Python: Accessing a MySQL Database

Here is a code block to create a database if you want to play along

create database sandbox;

use sandbox;
CREATE TABLE employee_id (
        emp_nm varchar(30) not null,
        emp_id varchar(8),
        b_emp_id varchar(8),
        PRIMARY KEY(emp_nm) );   

While loading data from Excel files and CVS files is pretty straightforward in Python, getting database from a SQL database is really a skill you should learn. SQL databases can store much more data than an Excel file and are used pretty much everywhere now.

This lesson will focus on MySQL, I have another lesson for SQL Server as well. The syntax does vary a little and if you are working with Oracle or Teradata, your syntax may change a bit as well. Luckily the Internet has plenty of resources to point you in the right direction.

Now, for MySQL, lets get started. First you are going to want to install mysql.connector (if you have the Anaconda distribution that I recommend, it comes with this pre-installed.

If you don’t have it installed, you can get it using pip or conda – I have a video showing you how to install a module here: video link — skip ahead to the 7 minute mark where I explain how to install modules

Once install, import it into your notebook

Now lets make a connection to our server: syntax should be self explanatory – localhost simply means its installed on my computer — otherwise you would provide a network path to the server there.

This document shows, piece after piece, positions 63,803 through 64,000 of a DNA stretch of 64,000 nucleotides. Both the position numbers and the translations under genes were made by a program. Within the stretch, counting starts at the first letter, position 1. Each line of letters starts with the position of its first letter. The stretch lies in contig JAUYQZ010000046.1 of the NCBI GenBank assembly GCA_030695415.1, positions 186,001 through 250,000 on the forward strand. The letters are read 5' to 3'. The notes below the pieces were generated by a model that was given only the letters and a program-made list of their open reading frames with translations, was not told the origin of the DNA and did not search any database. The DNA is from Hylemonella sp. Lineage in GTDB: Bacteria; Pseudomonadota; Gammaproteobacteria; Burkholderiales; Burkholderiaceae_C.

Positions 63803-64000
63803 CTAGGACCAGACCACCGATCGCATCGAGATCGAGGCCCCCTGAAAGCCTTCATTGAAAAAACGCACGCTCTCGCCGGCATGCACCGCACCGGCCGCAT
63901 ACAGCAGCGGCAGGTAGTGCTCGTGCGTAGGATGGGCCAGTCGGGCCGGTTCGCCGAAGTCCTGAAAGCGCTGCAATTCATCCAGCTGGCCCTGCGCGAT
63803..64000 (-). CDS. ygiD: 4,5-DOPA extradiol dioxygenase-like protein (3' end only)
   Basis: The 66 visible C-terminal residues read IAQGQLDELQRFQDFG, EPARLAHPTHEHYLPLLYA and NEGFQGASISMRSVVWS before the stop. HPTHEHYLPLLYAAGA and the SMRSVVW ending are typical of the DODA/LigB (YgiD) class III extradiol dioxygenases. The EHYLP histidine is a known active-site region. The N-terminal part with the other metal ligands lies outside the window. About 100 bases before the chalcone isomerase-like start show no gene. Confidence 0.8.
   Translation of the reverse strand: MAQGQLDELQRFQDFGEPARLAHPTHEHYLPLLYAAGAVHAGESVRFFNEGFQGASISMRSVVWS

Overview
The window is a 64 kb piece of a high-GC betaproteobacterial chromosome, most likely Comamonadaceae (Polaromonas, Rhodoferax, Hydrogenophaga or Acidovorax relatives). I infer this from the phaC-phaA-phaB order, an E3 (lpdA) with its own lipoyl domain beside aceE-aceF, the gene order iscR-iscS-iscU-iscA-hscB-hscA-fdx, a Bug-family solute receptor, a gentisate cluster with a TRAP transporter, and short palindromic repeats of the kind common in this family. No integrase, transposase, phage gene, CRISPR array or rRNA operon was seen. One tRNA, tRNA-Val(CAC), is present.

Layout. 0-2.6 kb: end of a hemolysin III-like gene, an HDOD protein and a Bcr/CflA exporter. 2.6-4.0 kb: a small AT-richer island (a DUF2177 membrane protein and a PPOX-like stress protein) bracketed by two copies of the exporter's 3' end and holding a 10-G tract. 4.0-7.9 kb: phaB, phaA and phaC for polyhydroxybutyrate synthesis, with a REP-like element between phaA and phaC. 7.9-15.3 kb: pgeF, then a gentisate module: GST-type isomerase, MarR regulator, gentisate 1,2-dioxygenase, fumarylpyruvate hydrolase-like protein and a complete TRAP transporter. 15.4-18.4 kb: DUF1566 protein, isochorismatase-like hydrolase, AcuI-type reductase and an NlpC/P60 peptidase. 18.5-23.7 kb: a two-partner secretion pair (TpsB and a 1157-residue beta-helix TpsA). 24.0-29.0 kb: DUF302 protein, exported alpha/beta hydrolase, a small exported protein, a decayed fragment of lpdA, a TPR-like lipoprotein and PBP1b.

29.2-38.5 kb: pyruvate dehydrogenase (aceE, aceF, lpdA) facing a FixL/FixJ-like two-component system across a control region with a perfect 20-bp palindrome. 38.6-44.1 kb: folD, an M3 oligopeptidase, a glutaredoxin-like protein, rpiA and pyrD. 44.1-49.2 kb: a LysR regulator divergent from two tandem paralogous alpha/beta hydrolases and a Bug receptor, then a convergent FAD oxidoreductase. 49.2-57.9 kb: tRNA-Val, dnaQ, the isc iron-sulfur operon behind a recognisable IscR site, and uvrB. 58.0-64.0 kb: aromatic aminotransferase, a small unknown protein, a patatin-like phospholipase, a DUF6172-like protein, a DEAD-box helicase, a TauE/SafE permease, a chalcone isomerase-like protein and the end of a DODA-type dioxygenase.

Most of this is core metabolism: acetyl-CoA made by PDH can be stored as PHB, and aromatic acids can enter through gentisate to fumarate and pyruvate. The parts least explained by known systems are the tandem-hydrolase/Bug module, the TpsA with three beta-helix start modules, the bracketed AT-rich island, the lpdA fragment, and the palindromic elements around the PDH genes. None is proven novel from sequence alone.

Let’s start by looking around- First I want a name off all the databases in my instance

Now in this example we will be working with the Sandbox database — I provided code at the top of the lesson you can paste and run in your MySQL instance to create a Sandbox database

Now lets add a new element to our connection string – database

And query the table names in the Sandbox database

Using the .execute() method, we can pass SQL commands to the MySQL instance

Below I am creating a table -> passing data to the table -> and committing the data

Without the commit() command, the data will not be saved into the table.

To add multiple rows to the table, I can use the executemany() method

Now let’s query our table. Note the .fetchall() method — this brings in all the rows from the query. I can iterate through list by running a simple for loop

I can also use the command .column_names after my cursor to return the column names of the last table I queried

Finally, we can use Pandas to put this database table into a dataframe we can work with